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Digital asset media: if it bleeds (money), it leads

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Blockchain-focused media outlets have a mission to educate the wider public on digital assets while trying to avoid being taken for a ride by pump-and-dump scammers.

Day 2 of the CoinGeek Conference New York brought a panel, titled “Media Influence: How News Reporting Affects the Digital Asset Market.” The panel was moderated by Bitcoin Association’s Head of Communications Alex Speirs, who quizzed a trio of media luminaries: James Bowater – Founder & Editor-at-Large, Crypto AM/City AM’s Crypto Insider; Jill Malandrino – Global Markets Reporter, Nasdaq/Host, Trade Talks; and Rachel Wolfson – Reporter (Cointelegraph), author, public speaker and analyst.

Speirs started the discussion by asking Bowater how media coverage changed as the digital asset’s market cap grew to over $2 trillion. Bowater said that when he started Crypto AM three years ago, he saw his mission as translating what’s going on in ‘crypto world’ to London’s traditional finance sector as well as to the public at large.

Lately, Bowater said much has been made of institutional adoption of digital assets but people forget that “everything is based on regulation.” In the years following Crypto AM’s launch, regulators have begun the process of putting sensible frameworks in place, leading to more institutions feeling more confident about risking clients’ money by investing in digital assets. In the process, “a lot of naysayers have become yeasayers” and are determined not to miss the boat this time.

Nasdaq’s investor focus means Malandrino tackles crypto coverage a little differently than blockchain-specific sites. From monitoring how institutions are adopting crypto in their portfolios to how retail investors can incorporate digital assets into investment plans, Nasdaq takes a holistic approach, educating the investor marketplace rather than focusing on the new project launches constantly vying for media attention.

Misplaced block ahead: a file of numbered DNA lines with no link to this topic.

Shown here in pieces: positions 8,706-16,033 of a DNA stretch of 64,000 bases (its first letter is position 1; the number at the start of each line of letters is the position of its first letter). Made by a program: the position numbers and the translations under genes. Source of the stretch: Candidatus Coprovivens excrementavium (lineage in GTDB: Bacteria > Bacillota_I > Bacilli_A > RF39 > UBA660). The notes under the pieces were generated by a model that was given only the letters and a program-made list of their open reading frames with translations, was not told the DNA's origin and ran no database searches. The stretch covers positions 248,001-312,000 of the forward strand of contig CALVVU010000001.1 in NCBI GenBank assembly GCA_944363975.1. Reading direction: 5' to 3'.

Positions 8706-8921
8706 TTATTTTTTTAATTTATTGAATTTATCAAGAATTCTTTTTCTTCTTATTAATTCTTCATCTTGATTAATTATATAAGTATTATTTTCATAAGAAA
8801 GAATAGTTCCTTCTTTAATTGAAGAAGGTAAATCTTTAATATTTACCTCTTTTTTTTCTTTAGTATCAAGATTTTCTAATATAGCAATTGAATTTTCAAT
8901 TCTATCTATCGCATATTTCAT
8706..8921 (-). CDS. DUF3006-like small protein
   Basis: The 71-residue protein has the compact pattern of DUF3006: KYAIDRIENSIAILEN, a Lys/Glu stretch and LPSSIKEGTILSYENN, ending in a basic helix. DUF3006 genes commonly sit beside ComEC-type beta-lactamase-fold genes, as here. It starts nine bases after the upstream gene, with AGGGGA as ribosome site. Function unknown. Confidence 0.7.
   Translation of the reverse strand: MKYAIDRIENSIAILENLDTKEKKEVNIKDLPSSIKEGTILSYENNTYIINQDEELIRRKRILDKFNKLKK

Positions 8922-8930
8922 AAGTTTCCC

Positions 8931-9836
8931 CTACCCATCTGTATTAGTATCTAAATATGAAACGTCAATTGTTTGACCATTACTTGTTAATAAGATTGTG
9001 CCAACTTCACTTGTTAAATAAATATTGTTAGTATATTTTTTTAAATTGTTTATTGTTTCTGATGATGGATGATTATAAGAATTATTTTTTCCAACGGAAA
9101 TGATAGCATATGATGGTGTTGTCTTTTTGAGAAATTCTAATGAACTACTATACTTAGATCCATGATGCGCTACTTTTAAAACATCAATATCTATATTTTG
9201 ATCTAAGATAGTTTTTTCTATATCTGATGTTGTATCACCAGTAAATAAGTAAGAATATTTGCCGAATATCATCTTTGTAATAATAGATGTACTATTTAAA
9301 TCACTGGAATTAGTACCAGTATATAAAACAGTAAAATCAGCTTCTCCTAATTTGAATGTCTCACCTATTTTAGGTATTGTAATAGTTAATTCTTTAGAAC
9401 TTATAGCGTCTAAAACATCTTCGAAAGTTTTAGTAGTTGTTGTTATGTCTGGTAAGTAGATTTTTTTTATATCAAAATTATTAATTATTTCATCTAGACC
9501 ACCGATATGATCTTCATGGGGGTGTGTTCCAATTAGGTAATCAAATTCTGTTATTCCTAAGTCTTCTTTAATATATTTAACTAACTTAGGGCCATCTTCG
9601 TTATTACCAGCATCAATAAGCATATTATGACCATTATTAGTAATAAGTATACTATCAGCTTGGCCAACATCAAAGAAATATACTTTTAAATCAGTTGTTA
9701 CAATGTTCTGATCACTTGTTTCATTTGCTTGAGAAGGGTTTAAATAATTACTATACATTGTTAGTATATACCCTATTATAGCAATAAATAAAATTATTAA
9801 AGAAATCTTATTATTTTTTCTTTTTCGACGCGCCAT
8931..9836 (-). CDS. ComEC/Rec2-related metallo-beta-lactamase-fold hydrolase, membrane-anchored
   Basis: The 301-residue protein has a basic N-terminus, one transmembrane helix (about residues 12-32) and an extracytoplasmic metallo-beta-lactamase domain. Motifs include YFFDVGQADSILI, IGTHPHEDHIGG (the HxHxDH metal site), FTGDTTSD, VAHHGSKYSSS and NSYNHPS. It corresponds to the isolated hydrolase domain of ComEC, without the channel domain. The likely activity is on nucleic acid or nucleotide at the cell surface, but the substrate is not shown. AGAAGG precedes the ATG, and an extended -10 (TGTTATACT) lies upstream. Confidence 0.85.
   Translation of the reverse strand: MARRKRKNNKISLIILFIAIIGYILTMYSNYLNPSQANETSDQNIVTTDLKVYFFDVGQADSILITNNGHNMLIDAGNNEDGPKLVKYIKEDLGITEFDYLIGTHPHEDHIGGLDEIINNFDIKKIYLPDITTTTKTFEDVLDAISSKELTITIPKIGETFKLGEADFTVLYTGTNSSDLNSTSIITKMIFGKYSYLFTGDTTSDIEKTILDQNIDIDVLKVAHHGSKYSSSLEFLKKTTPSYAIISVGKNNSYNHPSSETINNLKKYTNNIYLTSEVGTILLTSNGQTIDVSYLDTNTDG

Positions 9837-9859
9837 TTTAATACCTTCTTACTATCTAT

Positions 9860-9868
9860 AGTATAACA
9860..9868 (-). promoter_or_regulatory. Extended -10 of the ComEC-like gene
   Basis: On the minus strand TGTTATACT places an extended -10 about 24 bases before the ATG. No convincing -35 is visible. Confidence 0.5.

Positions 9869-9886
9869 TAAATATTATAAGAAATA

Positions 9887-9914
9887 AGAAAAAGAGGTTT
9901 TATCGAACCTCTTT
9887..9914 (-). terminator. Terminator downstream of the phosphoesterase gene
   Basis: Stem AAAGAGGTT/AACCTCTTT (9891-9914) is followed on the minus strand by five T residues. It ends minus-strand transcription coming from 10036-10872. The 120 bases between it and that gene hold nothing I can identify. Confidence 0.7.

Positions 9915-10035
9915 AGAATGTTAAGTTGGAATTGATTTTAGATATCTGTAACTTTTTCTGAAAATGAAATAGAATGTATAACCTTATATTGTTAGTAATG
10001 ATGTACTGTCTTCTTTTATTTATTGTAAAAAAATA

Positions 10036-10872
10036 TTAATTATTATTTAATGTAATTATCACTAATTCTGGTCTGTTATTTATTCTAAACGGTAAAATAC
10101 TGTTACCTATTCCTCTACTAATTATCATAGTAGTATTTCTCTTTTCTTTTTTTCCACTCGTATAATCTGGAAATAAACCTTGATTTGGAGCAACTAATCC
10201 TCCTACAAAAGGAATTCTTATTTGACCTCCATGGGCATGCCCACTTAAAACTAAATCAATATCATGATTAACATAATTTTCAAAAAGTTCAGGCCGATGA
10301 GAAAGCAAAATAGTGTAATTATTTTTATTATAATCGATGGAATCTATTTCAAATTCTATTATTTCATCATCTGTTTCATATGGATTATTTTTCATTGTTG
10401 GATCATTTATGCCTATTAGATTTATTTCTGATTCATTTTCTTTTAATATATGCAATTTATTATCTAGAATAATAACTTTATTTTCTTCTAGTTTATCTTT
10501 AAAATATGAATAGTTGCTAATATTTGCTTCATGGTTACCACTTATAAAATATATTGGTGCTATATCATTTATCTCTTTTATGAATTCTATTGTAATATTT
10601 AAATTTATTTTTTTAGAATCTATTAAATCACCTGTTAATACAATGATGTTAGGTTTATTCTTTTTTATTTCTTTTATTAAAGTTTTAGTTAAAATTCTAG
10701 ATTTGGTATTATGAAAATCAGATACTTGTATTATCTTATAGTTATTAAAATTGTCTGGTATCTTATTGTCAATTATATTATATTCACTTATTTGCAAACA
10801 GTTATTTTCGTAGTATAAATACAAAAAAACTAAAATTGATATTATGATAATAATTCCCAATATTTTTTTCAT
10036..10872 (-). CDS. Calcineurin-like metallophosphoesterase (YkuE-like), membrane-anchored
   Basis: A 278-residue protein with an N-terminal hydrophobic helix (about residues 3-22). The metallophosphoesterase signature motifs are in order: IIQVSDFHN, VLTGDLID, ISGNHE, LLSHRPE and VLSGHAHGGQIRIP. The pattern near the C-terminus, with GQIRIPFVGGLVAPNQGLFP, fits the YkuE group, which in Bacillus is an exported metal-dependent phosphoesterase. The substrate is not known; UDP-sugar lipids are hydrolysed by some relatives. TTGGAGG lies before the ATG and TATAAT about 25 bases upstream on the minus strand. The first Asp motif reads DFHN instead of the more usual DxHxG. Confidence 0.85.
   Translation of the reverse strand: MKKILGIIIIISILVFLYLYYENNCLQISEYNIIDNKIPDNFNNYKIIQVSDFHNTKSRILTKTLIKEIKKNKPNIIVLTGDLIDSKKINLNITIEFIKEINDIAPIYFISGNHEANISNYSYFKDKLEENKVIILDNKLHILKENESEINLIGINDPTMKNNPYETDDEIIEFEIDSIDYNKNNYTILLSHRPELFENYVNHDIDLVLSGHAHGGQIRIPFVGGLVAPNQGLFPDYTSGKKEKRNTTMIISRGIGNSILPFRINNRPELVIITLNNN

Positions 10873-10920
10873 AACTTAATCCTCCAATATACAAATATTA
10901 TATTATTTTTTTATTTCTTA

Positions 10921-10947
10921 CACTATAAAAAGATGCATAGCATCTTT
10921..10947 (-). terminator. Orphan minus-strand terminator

Wolfson said she’s been focused on enterprise blockchains since 2017 and this area dominates her Cointelegraph coverage. Wolfson doesn’t much care about asset price, focusing instead on enterprise adoption, including how enterprises are using blockchain to improve areas such as supply chain management.

Fake news lurking in your inbox

With digital asset reporters deluged by dozens of crypto-related press releases and story pitches every day, all three panelists stressed the importance of remaining vigilant against news that seems too good to be true.

Malandrino said her experience of reading countless Walmart press releases over the years led her to immediately smell a rat in the infamous ‘Walmart to accept payment in Litecoin’ release that temporarily resulted in a one-third rise in the LTC token’s value. The wording and timing of the release “seemed very suspect” and “just wasn’t indicative of patterns that we follow in releases of companies of that size.”

Wolfson, who focuses on long-form, heavily-researched articles that take a long time to deliver, said her habit of reaching out for additional comments from companies mentioned in releases would not only have prevented her from falling for the LTC pump, it also helps distinguish her articles from those by writers who simply “regurgitate” what they’re sent.

While a number of prominent mainstream media outlets also fell for the LTC scam, given crypto’s always-on/open markets and the lack of a top-down regulator capable of halting trading, Speirs wondered if blockchain media had a higher responsibility to police the truth than media covering traditional financial markets.


Malandrino, who books guests 3-4 weeks in advance so she can do proper research and due diligence, also didn’t fall for the LTC scam. But she noted that such antics aren’t limited to crypto: prop traders in the equity sector trade specifically off headlines, rightly or wrongly willing to take that risk.

What would Spiderman do?

Speirs asked Bowater about Crypto AM’s July report that online giant Amazon was preparing to accept Bitcoin as payment ‘by the end of the year,’ with other tokens to follow. That report, written by Crypto AM editor Darren Parkin, was subsequently denied by the company, which reversed the pump that BTC had enjoyed following Parkin’s talk with an unidentified ‘insider.’